The newest entry into the glutted daddy/mommy-loves-his/her-little-one market is as sweet as all the rest but fails to distinguish itself. Little Red Squirrel and his dad are out "playing in the big wood." Daddy calls to his child, "Did I tell you today that I love you?" "Because why?" responds Little Red Squirrel, then proceeds to engage in all sorts of cute, squirrel-ish behavior to answer his question. Does daddy love him because he's fast? Because he's good at finding berries? Because he's "strong and can do such High Climbing?" Because he's so "ABSOLUTELY brave?" And on and on. It's all undeniably adorable, but just about everything about this book, from the dialogue-driven interaction, naming convention and dad-gets-the-last-word bedtime snuggle, smacks of Sam McBratney and Anita Jeram's now-classic Guess How Much I Love You? Endersby's illustrations feel just as derivative as Lloyd-Jones' text. Varying full-bleed, double-page spreads with vignettes, he creates a setting nearly identical in palette and feel to the Nutbrown Hares' evening romp. The gently anthropomorphized faces and body language recall the earlier parent-child duo as well. Heck, even the typeface does. For a fresh treatment of this ever-popular theme, opt for What's Special About Me, Mama? by Kristina Evans and illustrated by Javaka Steptoe (2011), or take a look at the new pop-up version of Guess How Much I Love You? (2011). Skip this clone. (Picture book. 3-7)
Read More Show Less

Product Details

  • ISBN-13: 9780062014764
  • Publisher: HarperCollins Publishers
  • Publication date: 12/27/2011
  • Pages: 32
  • Sales rank: 287,721
  • Age range: 4 - 8 Years
  • Product dimensions: 10.22 (w) x 11.50 (h) x 0.40 (d)

Meet the Author

Sally Lloyd-Jones

Sally Lloyd-Jones is the author of several books for children, including the New York Times bestselling How to Be a Baby . . . by Me, the Big Sister, illustrated by Sue Heap, and The Ultimate Guide to Grandmas & Grandpas!, illustrated by Michael Emberley. She lives in New York City, where she writes full-time.

Frank Endersby has enjoyed drawing and painting from a very young age. He has experimented with many forms of art, from designing greeting cards to designing china patterns to illustrating preschool board books. He is the illustrator of Left Hand, Right Hand: A "Hands-On" Book About Left and Right, by Janet Allison Brown. Frank lives in Cirencester, England. This is his first book for HarperCollins.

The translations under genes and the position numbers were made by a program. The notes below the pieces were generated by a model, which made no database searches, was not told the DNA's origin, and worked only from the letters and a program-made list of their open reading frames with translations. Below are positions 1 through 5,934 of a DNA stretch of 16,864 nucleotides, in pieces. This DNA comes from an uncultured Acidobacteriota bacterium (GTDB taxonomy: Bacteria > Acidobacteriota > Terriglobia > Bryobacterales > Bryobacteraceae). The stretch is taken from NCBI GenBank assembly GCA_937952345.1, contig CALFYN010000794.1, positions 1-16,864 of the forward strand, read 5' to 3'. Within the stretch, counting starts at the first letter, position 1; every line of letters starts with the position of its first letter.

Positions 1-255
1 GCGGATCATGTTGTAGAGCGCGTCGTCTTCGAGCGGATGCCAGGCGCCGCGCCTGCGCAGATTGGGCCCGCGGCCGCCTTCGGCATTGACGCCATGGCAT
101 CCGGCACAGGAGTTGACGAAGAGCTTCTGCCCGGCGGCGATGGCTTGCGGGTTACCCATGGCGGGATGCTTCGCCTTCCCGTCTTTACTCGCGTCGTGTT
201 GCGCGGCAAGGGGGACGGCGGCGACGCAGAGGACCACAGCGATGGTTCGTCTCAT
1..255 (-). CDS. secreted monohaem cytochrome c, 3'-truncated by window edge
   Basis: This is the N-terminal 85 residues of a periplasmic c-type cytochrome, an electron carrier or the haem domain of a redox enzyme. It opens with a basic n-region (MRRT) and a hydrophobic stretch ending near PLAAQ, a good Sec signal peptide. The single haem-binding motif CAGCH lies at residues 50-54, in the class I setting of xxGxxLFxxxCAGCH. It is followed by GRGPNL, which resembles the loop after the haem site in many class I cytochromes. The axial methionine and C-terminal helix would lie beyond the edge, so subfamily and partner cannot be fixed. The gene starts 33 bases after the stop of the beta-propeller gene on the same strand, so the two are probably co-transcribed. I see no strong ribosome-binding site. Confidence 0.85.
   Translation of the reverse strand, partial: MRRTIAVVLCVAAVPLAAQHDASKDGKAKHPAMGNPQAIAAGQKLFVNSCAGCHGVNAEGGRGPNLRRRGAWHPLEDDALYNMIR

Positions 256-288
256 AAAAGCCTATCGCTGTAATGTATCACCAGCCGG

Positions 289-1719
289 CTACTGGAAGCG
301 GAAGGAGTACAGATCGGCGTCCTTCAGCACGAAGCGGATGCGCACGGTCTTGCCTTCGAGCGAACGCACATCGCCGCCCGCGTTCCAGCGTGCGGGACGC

Read More Show Less

Customer Reviews

Be the first to write a review
( 0 )
Rating Distribution

5 Star

(0)

4 Star

(0)

3 Star

(0)

2 Star

(0)

1 Star

(0)

Your Rating:

Your Name: Create a Pen Name or

Barnes & Noble.com Review Rules

Our reader reviews allow you to share your comments on titles you liked, or didn't, with others. By submitting an online review, you are representing to Barnes & Noble.com that all information contained in your review is original and accurate in all respects, and that the submission of such content by you and the posting of such content by Barnes & Noble.com does not and will not violate the rights of any third party. Please follow the rules below to help ensure that your review can be posted.

Reviews by Our Customers Under the Age of 13

We highly value and respect everyone's opinion concerning the titles we offer. However, we cannot allow persons under the age of 13 to have accounts at BN.com or to post customer reviews. Please see our Terms of Use for more details.

What to exclude from your review:

Please do not write about reviews, commentary, or information posted on the product page. If you see any errors in the information on the product page, please send us an email.

Reviews should not contain any of the following:

  • - HTML tags, profanity, obscenities, vulgarities, or comments that defame anyone
  • - Time-sensitive information such as tour dates, signings, lectures, etc.
  • - Single-word reviews. Other people will read your review to discover why you liked or didn't like the title. Be descriptive.
  • - Comments focusing on the author or that may ruin the ending for others
  • - Phone numbers, addresses, URLs
  • - Pricing and availability information or alternative ordering information
  • - Advertisements or commercial solicitation

Reminder:

  • - By submitting a review, you grant to Barnes & Noble.com and its sublicensees the royalty-free, perpetual, irrevocable right and license to use the review in accordance with the Barnes & Noble.com Terms of Use.
  • - Barnes & Noble.com reserves the right not to post any review -- particularly those that do not follow the terms and conditions of these Rules. Barnes & Noble.com also reserves the right to remove any review at any time without notice.
  • - See Terms of Use for other conditions and disclaimers.
Search for Products You'd Like to Recommend

Recommend other products that relate to your review. Just search for them below and share!

Create a Pen Name

Your Pen Name is your unique identity on BN.com. It will appear on the reviews you write and other website activities. Your Pen Name cannot be edited, changed or deleted once submitted.

 
Your Pen Name can be any combination of alphanumeric characters (plus - and _), and must be at least two characters long.

Continue Anonymously

    If you find inappropriate content, please report it to Barnes & Noble
    Why is this product inappropriate?
    Comments (optional)